Wistful and nostalgic, Woodpigeon’s songwriter and singer Mark Hamilton says he can’t help but give in to his romanticism and love of travel.
“I’m a wanderer,” says Hamilton, who, along with the other seven members of the band, is releasing a digital EP, For Paolo, on Jan 24 via Boompa Records. The album explores love and memory, paying homage to road trips Hamilton took with his family as a child.
Hamilton, who was raised in Calgary, keeps a base there and in Vienna. “The past five years I’ve spent half the year in Europe and half in Canada.”
Hamilton recalls the long stretch of Prairies and never-ending sky between Calgary and Vancouver.
“Every summer we took the same route to Vancouver and back again. Every second year we would add on Seattle, and on alternating years we would go instead to Victoria,” he says. “My parents have always enjoyed this trip, and so it became an annual event for us growing up. I have a lot of memories of being in the family truck, pulling our small trailer behind us. A lot of them are related to small mishaps: waking up with hornets on my bare legs, not closing a window fast enough while loading onto a ferry and getting covered with water.”
But it’s not these memories, or the gorgeous scenery, seascapes and mountain peaks, that have stayed most with Hamilton all these years; it’s the cassettes his family listened to on the road.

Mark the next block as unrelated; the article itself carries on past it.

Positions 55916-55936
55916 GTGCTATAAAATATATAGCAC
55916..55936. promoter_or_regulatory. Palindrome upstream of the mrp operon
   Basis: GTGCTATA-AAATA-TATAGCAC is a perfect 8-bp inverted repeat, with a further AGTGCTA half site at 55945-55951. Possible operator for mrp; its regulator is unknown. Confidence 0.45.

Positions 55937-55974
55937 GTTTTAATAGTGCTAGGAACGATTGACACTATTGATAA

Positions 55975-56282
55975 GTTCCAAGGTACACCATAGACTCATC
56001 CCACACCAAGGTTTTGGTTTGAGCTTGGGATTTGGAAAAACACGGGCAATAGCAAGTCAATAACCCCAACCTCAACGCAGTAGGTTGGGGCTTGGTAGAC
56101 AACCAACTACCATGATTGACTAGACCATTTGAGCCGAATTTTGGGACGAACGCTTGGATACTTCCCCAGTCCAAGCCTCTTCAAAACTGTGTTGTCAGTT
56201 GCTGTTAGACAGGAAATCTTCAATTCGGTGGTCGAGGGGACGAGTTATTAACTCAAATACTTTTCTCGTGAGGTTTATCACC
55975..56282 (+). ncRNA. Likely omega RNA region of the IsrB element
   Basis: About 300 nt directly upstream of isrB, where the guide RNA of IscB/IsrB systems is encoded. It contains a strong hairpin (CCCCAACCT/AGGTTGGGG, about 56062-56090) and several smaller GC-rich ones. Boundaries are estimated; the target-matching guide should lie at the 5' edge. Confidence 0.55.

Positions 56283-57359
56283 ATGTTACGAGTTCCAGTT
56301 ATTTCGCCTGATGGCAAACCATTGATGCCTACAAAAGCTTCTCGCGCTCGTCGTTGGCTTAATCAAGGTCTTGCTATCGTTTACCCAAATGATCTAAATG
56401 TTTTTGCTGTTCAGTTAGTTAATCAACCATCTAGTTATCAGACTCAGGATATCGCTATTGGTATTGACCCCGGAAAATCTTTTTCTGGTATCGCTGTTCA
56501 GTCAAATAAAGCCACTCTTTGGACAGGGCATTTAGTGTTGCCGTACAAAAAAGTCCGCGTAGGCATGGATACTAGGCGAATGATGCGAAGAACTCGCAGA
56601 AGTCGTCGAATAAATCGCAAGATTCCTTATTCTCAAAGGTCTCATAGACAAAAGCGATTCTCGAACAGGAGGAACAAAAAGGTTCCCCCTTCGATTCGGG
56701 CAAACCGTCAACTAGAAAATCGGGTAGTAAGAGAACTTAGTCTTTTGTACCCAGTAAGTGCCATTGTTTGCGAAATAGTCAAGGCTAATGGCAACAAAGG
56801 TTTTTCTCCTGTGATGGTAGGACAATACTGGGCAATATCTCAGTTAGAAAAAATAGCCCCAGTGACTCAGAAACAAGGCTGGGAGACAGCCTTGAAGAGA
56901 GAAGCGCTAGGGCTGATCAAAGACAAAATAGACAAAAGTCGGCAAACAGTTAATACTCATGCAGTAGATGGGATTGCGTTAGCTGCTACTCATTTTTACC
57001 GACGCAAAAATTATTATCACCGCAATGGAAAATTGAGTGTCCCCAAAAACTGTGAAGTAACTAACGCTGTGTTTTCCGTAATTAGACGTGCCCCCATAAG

“I really do remember the music tapes that we’d listen to, as it was always the same box of cassettes that came with us, and very seldom was anything added to the routine listen. There’s one ’60s one-hit-wonder tape that I’d love to listen to again, as there’s some supposed hits on there I’ve never heard anywhere else, and when I’ve tried singing them to people, no one has any idea what I’m singing.”
Hamilton’s own work with Woodpigeon spans five full-length albums.
The second track on For Paolo, “Are You There, God? It’s Me, Mark,” is a haunting song with soaring harmonies. “I just want to be one of the mindless happy; I just want to be one of the oh so lucky,” he sings.
“We’re part of the generations immediately above and below us that seem somewhat disenfranchised with the world. I think that in the age of Facebook and Twitter, struggle and longing grow even stronger,” he says. “It’s harder to feel those sorts of true connections with people through a computer screen.”
Hamilton says that while in Vienna he wanders the city with his jaw wide open, cycling, reading and letter writing at his favourite spot at Café Speri, once frequented by Freud.
He suspects the next Woodpigeon album will be inspired by the city of dreams.